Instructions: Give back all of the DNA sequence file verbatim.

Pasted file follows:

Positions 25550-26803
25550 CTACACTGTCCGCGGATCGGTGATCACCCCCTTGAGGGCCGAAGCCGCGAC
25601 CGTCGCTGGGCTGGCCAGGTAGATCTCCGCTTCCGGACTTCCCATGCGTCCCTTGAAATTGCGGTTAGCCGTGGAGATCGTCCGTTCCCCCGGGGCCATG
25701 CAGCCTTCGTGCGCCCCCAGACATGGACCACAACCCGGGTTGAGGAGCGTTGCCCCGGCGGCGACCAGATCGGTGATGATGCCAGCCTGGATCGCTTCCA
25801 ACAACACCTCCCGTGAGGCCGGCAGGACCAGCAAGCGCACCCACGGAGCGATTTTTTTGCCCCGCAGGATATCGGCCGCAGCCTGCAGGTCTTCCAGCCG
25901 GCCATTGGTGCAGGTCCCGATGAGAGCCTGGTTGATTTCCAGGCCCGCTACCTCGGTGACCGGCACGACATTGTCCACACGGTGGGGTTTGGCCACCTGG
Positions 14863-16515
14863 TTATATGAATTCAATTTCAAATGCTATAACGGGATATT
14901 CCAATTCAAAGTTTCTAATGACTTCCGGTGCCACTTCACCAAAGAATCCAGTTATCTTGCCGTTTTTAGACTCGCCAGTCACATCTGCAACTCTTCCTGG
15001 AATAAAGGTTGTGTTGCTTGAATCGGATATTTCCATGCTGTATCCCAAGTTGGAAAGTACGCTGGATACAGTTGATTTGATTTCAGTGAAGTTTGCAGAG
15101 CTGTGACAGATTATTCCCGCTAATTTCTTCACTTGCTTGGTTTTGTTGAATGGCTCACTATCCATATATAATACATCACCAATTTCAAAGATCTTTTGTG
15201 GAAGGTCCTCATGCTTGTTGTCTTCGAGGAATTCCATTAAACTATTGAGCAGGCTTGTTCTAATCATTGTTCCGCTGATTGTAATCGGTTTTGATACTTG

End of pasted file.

Positions 25550-26803
25550 CTACACTGTCCGCGGATCGGTGATCACCCCCTTGAGGGCCGAAGCCGCGAC
25601 CGTCGCTGGGCTGGCCAGGTAGATCTCCGCTTCCGGACTTCCCATGCGTCCCTTGAAATTGCGGTTAGCCGTGGAGATCGTCCGTTCCCCCGGGGCCATG
25701 CAGCCTTCGTGCGCCCCCAGACATGGACCACAACCCGGGTTGAGGAGCGTTGCCCCGGCGGCGACCAGATCGGTGATGATGCCAGCCTGGATCGCTTCCA
25801 ACAACACCTCCCGTGAGGCCGGCAGGACCAGCAAGCGCACCCACGGAGCGATTTTTTTGCCCCGCAGGATATCGGCCGCAGCCTGCAGGTCTTCCAGCCG
25901 GCCATTGGTGCAGGTCCCGATGAGAGCCTGGTTGATTTCCAGGCCCGCTACCTCGGTGACCGGCACGACATTGTCCACACGGTGGGGTTTGGCCACCTGG
Positions 14863-16515
14863 TTATATGAATTCAATTTCAAATGCTATAACGGGATATT
14901 CCAATTCAAAGTTTCTAATGACTTCCGGTGCCACTTCACCAAAGAATCCAGTTATCTTGCCGTTTTTAGACTCGCCAGTCACATCTGCAACTCTTCCTGG
15001 AATAAAGGTTGTGTTGCTTGAATCGGATATTTCCATGCTGTATCCCAAGTTGGAAAGTACGCTGGATACAGTTGATTTGATTTCAGTGAAGTTTGCAGAG
15101 CTGTGACAGATTATTCCCGCTAATTTCTTCACTTGCTTGGTTTTGTTGAATGGCTCACTATCCATATATAATACATCACCAATTTCAAAGATCTTTTGTG
15201 GAAGGTCCTCATGCTTGTTGTCTTCGAGGAATTCCATTAAACTATTGAGCAGGCTTGTTCTAATCATTGTTCCGCTGATTGTAATCGGTTTTGATACTTG